The main characters stand at slight angles to each other that highlight their similarities and differences. The two career officers, the captive Boeldieu (Pierre Fresnay) and the German commandant Rauffenstein (Erich von Stroheim), recognize that the war heralds the end of the Old Order that they represent. The mechanic Marechal (Jean Gabin), the Jewish couturier Rosenthal (Marcel Dalio), and the other common soldiers have more earthly concerns of regular human beings: home and food and sex. Culture as Boeldieu and Rauffenstein know it isn’t part of their world. When the Czarina sends the POWs a crate full of books, the soldiers, enraged at not finding vodka in the shipment, begin rioting and set the books on fire. The one common soldier who has an education – he spends his time in captivity translating Pindar – is ostracized by his fellow prisoners. Even Rauffenstein, rendered incapable by his heritage of recognizing any bond with such a specimen, gives the man a withering look and murmurs, “Poor Pindar.”
Boeldieu can see the historical transition as a joke at his own expense, but Rauffenstein is himself a prisoner to the old forms and divisions. Trapped inside the steel plating that binds up his war wounds, he can’t look on the inheritors of his world with Boeldieu’s equanimity. He pronounces their names – “a Rosenthal, a Marechal” – as one might say “a louse, a vermin,” and belittles them as the “happy gifts of the French Revolution.” It is Boeldieu’s embrace of historical inevitability that sets the final chain of events in motion. He can be seen unlimbering himself throughout the film: by degrees he stops pulling rank (and attitude) on Marechal and Rosenthal, and by the end he is defending them to Rauffenstein when he knows what heresy that sounds like to the German’s ear. When it comes time for Marechal and Rosenthal to escape the fortress, it’s left to Boeldieu to distract the Germans while his comrades carry out their plan. Boldieu’s seeming madness forces the hand of the uncomprehending Rauffenstein, and what results is tantamount to a double suicide. In its aftermath Rauffenstein moves to the frail geranium that he’s nurtured in his quarters and liberates it – his last connection to his own humanity – from its stem.
Renoir is at his best near Grand Illusion’s end when Marechal and Rosenthal figuratively reenter the world by taking refuge in a farmhouse inhabited by a war widow (Dita Parlo) and her young daughter. The sequence, only some ten minutes long, teems with quiet epiphanies, stirs layer after layer of emotion. A German soldier knocking on the window for directions takes an extra moment to soak in the domestic atmosphere before resuming his march into the night. Marechal and the woman sip at each other’s existences by trying on phrases in their opposing tongues. Rosenthal, catching the two in a morning-after pose, preempts any chance of awkwardness by advancing with a light civility to shake hands with the lovers – and shakes the woman’s hand first.
Grand Illusion is a cornucopia of great acting in different styles. Von Stroheim, a fabled director in his own right, gives a performance worthy of Renoir’s complex conception of Rauffenstein: the delicacy with which he entertains the prisoners at his table conveys the civilized values that Renoir found admirable in the elite, yet his fatal lack of resilience is expressed in the rigidity with which he throws back a shot of cognac. As the superficially starchy Boeldieu, Fresnay employs a dry flintiness that has a comic side effect, as when he takes in Gabin’s vulgar yawn with a savory astonishment. Early on his mien is so convincing in its gravity that we’re almost as shocked as Rauffenstein when Boeldieu begins his Pan-like capering among the castle ramparts during the escape attempt. And the scenes in which Boeldieu and Rauffenstein take refuge in each others’ company are indelible. Left to their own, the two men converse in a specially toned language that’s intended only for one another’s ears, betraying their privileged upbringing with unconscious lapses into English; when they plop down on a window-seat for a chat about the good old days, with Boeldieu curling one leg underneath his body, they have the familiarity of sorority sisters.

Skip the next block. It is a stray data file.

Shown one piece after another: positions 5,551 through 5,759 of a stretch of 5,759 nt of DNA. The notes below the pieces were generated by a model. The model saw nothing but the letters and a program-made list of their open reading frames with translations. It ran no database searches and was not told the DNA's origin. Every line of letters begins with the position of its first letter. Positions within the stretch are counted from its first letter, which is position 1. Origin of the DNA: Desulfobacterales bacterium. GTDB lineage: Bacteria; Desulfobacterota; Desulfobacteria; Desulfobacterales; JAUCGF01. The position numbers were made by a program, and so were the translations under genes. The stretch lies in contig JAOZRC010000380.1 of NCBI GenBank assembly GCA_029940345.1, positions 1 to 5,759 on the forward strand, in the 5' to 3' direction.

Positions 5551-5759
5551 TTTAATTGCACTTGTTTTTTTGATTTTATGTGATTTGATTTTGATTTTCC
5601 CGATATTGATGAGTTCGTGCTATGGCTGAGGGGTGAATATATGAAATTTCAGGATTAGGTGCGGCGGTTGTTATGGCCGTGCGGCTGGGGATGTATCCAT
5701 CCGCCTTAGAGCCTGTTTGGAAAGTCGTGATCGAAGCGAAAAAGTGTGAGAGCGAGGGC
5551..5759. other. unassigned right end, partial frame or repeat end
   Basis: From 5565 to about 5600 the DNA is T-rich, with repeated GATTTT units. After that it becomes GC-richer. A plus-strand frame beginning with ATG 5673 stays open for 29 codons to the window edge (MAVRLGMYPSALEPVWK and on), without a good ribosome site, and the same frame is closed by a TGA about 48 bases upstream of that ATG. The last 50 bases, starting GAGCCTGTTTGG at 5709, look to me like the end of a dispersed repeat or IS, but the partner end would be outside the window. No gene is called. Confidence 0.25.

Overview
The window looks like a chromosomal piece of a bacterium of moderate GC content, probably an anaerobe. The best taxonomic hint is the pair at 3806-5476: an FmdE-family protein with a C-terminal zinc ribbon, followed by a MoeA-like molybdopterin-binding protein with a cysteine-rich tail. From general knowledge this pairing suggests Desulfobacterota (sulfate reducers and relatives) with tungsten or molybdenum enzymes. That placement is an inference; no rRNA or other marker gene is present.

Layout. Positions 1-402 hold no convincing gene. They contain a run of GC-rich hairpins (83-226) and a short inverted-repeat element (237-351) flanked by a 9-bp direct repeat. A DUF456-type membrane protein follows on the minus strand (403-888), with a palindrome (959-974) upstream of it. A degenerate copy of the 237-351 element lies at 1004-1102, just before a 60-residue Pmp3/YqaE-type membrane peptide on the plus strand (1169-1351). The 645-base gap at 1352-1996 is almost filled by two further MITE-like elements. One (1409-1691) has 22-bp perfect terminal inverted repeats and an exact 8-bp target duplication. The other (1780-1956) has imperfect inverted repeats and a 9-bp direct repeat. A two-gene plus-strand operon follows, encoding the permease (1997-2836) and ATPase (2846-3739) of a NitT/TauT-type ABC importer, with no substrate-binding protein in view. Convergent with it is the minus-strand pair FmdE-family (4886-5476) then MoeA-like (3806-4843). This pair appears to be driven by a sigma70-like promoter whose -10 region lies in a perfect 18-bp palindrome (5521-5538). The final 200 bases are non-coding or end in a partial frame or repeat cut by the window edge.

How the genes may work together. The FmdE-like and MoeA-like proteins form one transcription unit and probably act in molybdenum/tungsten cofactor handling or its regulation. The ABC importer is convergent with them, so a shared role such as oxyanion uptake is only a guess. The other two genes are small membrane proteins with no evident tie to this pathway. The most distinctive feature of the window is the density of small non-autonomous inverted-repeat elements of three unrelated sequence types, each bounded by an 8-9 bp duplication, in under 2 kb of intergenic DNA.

Gabin and Dalio give the film’s most naturalistic performances, befitting their status as a new earthy aristocracy. Gabin never strays beyond the salt-of-the-earth contours of Marechal’s character, but he’s magnetic just the same. Dalio, as Rosenthal, gives the least conspicuous of Grand Illusion’s great performances. Early on he appears to be a negligible figure, but in the film’s last third he emerges as the film’s most worldly and assured character. The other miraculous performance belongs to Parlo, who conveys the widow’s aching loneliness with a minimum of dialogue. In one moment she catches Gabin staring at her as she’s scrubbing the floor on her knees, and in the simple act of straightening up at the waist she expresses in turn the woman’s initial mortification, a resentful challenge, and finally a frank return of his sexual interest.
More than sixty years after it was made, Grand Illusion remains one of cinema’s great achievements. Sitting at a potent intersection of the dramatic and the poetic, just as the German war machine was readying for another onslaught on all of Europe, the movie is itself like Rauffenstein’s geranium: an impossible piece of beauty blooming in the unlikeliest of places.